• Nantes Scarlet Carrot – Planted when soil temp was good but still slow to germinate although that is the way carrots are…they say. 2/29/2020 – The Nantes Carrots only had about a 50% germination but we should have soaked them. We did plant them on top of the ground to get light. The greens were small and the entire time they were growing slowly we were pessimistic. But, when we pulled them to see if they had done anything, we found a good crop of short stubby Nantes carrots. Will plant them again.
  • Rainbow Carrot – Only a few finally came up a month after planting when the soil had cooled a lot.
  • Next year try germination tricks.


  • First planting was ButterCrunch and was within the soil temp range. Germination was good.
  • The tiny first two leaves were not frozen by the hard freeze on 11/14/2019.
  • By the end February 2020 they were still less than 5″ tall but had a good flavor.
  • See for possible problems/solutions – https://harvesttotable.com/lettuce_growing_problems_troub/
  • Next Year – Plant a wide variety of types and colors.

Leeks, King Richard

  • Planted when soil temp was in a good range and germination was ok.
  • None survived. See next bullet. If plant them again then it would be in early spring???
  • King Richard is a newer leek variety that grows well throughout the United States. This leek variety is a summer type, non-bulbing leek that grows to 12- in length. King Richard has green leaves with white inside. This leek is a very early maturer and is not sufficient for overwinter growing. From UrbanFarmerSeeds.com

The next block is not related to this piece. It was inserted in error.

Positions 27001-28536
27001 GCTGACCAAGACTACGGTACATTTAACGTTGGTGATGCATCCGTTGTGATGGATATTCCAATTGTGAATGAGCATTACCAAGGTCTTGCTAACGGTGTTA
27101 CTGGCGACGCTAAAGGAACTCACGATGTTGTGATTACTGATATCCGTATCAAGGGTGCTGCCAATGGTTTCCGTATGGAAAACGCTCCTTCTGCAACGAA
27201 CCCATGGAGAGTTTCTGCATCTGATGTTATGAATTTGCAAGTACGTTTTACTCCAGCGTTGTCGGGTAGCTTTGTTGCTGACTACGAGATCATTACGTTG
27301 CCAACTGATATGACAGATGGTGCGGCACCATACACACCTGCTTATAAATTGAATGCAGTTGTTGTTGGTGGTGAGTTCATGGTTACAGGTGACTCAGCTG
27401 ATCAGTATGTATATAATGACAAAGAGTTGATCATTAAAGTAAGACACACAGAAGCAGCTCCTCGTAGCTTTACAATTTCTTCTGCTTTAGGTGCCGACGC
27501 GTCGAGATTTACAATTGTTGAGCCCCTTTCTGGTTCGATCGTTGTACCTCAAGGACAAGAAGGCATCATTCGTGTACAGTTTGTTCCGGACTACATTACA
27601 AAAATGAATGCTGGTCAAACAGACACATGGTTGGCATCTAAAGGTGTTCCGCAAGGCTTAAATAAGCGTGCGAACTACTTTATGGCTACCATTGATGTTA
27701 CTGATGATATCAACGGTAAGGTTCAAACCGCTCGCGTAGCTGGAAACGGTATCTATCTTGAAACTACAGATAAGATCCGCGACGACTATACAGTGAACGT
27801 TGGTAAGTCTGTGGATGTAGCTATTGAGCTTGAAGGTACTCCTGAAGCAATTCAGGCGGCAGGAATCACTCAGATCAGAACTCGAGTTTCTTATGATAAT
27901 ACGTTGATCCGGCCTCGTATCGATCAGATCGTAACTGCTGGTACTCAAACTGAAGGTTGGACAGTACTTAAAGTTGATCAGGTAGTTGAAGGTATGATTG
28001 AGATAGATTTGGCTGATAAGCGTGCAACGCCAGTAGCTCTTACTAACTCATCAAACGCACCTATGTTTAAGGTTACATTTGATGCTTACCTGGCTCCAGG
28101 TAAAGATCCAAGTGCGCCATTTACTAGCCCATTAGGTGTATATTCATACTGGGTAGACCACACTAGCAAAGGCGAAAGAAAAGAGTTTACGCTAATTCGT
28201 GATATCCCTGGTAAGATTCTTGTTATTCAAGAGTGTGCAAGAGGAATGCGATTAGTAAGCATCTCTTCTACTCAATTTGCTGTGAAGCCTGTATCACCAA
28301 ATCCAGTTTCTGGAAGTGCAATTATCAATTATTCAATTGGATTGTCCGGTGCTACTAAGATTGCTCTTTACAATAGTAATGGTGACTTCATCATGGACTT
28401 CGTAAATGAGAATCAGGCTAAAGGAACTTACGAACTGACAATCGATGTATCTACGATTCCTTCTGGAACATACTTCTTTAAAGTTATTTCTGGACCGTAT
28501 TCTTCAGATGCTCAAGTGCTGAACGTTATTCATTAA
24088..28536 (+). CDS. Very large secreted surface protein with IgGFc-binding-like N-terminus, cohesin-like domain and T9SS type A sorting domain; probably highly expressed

• Florida Broadleaf
    • Planted the first 30 feet later than intended due to the drought.
    • The 3″-5″ leaves were not frozen by the hard freeze on 11/14/2019.
    • Enjoyed them through February 24, 2020 when the large full leaves were 2 feet tall and we mowed them down and disked them in with the adjacent elbon rye.
    • Very prolific and plan to plant next year. But, keep in mind we liked Swiss Chard better than the mustard. We had far too much mustard this year.
  • Tendergreen – Very poor germination. In the end some came up and when they were mowed/disked they had all bolted. Do not plan to try these again.


April Cross, 2/29/20
  • Daikon Radish
    • Germination was good
    • The 3-4″ plants were not frozen by the hard freeze on 11/14/2019.
    • Enjoyed good production into March 2020.
  • April Cross
    • Germination was good
    • The tiny first two leaves were not frozen by the hard freeze on 11/14/2019.
    • OK production with a root that was skinner than daikon but tasted essentially the same.


  • Being late due to hot dry September through the first week of Oct. we planted the first two varieties with still high soil temps (but no longer in the 90s) to see how they would do. Clearly, they did not germinate so should not plant spinach when the soil temps are in the 80s.
  • Corvair – Planted first when soil temps were in the high 80’s when the max for spinach some say is there but other advice is max is 75. There was very little if any germination.
  • Emperor – First planting did not germinate. Soil temp was also too high in the high 80s;
  • Space – Planted 11/13/19 with a soil temp of 51 F. Spotty germination in half the row.
  • Black Seeded Simpson – No germination when planted while the soil was too hot.
  • Arctic King – total failure